Sticking with the idea of tradition, our next stop was a primary school, after we were each given a plastic reusable cup to use at the happy hour all inclusive bar they had on board (basically a cool box). The idea of the cups was simply to reduce waste, plus it meant we all got a little souvenir from the trip! When we arrived at the school, it was obvious that it was summer holidays since it was eerily quiet. Granted, we still had access to see the classrooms. I was amazed at the size. We are so used to an infants and juniors section with a playground and possibly a field attached here in the UK, so I will admit that I was awestruck to find only two small classrooms with chalkboards and a small basketball court attached. By small, I mean approximately 30 foot long at maximum.The basketball court hadn’t been finished either so it was just a closed off area of tarmac. Apparently some of the money raised from Outback Safari trips goes back into that school and so far has helped with some smaller renovations and in adding on the basketball court. We were able to purchase Outback Safari merchandise to both help support the excursion and put some money back into the school!
This was the best photo of the school I got as I felt rude taking photos of the people doing the excursion. I did get some videos so look out on YouTube for those! You can see the drinks cups here though!Although we had been given a basic itinerary and I had a rough idea of what to expect, I was surprised by our next stop. After driving down bumpy roads, lined with sugar cane, we arrived at a gorgeous secluded stream. I have never seen anything like it before. It was so picturesque and refreshing to jump into! Not knowing we’d be going anywhere like it, I forgot to bring my swim shoes and instead just had flipflops but that wasn’t advisable. I hate things touching my bare feet in water so I attempted to keep my flip flops on in the water but the second I got in, they fell off. Good job they float! I stuck to the deeper area to have a little swim and a well needed cool off whilst Ed was off playing around with recording sounds and then slipping and falling on his bum (it was pretty funny and I really wish my camera had been facing him at the time!)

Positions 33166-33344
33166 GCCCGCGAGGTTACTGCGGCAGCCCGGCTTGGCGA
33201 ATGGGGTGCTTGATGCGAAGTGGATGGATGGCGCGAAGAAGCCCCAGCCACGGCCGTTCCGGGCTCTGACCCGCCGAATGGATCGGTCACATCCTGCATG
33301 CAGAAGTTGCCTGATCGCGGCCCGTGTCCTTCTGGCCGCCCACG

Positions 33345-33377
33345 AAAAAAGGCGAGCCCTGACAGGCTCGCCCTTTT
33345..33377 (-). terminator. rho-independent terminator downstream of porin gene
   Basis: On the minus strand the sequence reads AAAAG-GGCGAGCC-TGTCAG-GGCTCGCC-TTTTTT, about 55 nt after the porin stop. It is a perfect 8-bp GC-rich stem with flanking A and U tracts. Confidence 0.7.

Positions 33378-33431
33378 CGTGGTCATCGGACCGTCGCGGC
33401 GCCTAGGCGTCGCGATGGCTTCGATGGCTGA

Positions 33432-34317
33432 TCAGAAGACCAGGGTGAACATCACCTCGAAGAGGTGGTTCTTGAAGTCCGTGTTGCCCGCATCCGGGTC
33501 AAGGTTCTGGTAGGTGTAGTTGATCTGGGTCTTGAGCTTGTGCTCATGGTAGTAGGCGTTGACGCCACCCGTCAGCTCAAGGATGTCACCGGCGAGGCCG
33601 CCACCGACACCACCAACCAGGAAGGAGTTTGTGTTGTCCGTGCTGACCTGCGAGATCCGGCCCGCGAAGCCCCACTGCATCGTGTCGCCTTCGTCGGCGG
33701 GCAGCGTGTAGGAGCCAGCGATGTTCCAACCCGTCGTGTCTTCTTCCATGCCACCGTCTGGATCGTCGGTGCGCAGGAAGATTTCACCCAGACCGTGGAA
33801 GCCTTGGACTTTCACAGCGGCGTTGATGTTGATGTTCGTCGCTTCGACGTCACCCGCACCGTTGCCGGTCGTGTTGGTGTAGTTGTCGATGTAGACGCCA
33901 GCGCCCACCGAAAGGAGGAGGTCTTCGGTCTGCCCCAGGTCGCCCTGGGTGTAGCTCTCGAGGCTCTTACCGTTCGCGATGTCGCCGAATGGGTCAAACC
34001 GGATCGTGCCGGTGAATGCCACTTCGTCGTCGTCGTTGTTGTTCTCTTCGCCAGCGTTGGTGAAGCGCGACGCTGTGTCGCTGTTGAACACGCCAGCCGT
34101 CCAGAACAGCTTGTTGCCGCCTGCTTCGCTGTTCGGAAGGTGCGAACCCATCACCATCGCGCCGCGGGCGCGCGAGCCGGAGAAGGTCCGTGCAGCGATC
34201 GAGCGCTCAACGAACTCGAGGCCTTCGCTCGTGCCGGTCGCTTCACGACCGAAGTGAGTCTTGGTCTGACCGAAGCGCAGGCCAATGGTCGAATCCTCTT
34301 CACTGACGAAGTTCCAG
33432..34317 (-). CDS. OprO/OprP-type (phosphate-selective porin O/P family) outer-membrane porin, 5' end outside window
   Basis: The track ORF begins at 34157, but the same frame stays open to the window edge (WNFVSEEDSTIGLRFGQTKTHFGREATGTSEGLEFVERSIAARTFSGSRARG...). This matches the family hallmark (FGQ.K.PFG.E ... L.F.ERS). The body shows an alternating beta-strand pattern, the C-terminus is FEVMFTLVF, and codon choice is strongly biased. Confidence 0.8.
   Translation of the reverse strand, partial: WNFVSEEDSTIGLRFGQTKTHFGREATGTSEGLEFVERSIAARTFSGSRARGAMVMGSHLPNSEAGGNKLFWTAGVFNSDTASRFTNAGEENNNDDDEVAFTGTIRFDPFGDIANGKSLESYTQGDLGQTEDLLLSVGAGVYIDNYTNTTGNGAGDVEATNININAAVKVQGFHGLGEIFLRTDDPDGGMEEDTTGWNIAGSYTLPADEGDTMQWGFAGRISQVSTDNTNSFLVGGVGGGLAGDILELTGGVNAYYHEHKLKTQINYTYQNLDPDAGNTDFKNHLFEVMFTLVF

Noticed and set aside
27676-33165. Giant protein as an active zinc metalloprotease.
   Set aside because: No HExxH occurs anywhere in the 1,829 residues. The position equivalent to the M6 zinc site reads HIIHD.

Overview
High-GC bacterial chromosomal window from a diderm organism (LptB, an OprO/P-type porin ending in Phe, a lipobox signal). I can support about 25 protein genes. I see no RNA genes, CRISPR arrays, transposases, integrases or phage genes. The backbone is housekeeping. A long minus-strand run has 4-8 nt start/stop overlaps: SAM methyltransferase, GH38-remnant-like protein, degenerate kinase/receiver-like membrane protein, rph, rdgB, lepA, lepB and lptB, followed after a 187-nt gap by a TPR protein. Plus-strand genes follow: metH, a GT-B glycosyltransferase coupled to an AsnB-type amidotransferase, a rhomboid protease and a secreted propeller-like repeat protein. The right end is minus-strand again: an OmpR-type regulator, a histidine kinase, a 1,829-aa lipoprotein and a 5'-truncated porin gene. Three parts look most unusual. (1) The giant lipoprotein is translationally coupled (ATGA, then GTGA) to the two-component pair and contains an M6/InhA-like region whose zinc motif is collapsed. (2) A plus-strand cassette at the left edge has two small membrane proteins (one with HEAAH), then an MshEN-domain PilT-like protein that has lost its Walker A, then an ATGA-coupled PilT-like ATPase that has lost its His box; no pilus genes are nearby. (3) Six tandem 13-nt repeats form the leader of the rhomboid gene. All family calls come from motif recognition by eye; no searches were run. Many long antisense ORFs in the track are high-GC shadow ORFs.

Lunch time was definitely a highlight of the day! It was the first time we were able to sit down and get to know some of the other people on the trip with us and being an English group, there was some good ol’ Lancashire/Yorkshire banter. Us Lancs were slightly defeated due to the large number of people from around Sheffield. Luck of the draw I suppose! It was all a good laugh though and the food was delicious. All you can eat “Dominican Fried Chicken” served with rice, beans, pastas, salads, and fruits of your choice. Absolutely delicious!